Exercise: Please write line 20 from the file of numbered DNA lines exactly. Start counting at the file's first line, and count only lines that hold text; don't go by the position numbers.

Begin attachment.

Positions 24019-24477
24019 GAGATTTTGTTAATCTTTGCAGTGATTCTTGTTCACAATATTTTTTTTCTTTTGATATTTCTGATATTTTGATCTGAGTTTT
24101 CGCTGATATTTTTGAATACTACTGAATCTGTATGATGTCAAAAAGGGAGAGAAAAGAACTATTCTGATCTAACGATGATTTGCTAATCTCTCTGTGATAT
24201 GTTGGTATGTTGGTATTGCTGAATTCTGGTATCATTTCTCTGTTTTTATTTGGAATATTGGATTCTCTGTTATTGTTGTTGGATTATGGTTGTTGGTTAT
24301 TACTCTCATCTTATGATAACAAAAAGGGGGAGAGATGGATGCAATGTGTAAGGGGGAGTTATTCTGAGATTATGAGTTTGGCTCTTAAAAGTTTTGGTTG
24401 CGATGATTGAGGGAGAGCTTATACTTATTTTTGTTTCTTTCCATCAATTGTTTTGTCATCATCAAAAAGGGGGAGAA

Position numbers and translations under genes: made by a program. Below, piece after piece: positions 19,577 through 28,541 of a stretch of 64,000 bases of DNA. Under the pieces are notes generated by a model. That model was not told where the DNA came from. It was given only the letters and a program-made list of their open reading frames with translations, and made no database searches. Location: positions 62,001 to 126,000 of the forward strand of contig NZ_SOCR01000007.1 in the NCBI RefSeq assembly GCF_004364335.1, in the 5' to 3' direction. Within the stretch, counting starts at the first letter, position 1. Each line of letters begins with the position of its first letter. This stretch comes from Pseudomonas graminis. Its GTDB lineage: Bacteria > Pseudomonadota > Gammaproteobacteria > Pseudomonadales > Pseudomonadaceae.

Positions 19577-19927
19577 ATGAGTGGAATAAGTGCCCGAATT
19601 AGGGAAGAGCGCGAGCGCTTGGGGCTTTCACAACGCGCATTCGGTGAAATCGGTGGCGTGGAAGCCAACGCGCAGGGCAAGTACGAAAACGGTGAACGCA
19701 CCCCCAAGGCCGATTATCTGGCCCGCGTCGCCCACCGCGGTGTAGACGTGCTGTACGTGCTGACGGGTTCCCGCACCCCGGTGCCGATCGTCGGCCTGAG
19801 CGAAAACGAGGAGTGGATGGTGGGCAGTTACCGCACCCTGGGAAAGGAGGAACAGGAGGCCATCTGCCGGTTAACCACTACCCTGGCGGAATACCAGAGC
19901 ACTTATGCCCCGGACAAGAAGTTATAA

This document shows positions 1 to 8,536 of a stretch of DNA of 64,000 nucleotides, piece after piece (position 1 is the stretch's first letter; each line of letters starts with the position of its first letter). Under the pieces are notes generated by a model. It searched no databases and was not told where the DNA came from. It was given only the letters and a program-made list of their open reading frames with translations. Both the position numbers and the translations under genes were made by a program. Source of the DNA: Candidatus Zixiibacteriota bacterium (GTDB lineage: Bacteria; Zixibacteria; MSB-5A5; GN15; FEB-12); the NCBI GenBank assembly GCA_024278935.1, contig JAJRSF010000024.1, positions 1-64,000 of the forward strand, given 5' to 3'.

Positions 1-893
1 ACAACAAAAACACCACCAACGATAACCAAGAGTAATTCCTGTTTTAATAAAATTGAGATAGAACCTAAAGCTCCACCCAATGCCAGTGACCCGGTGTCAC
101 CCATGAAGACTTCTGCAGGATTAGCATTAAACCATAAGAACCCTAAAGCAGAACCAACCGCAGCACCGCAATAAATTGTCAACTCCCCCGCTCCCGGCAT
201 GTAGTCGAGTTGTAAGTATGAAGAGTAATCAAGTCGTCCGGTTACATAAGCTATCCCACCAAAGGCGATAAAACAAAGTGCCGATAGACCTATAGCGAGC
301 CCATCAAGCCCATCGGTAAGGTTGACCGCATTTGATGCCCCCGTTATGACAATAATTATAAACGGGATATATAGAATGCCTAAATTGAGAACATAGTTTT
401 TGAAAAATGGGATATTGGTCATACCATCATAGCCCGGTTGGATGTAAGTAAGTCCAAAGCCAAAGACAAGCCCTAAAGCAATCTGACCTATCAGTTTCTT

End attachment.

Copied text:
401 TGAAAAATGGGATATTGGTCATACCATCATAGCCCGGTTGGATGTAAGTAAGTCCAAAGCCAAAGACAAGCCCTAAAGCAATCTGACCTATCAGTTTCTT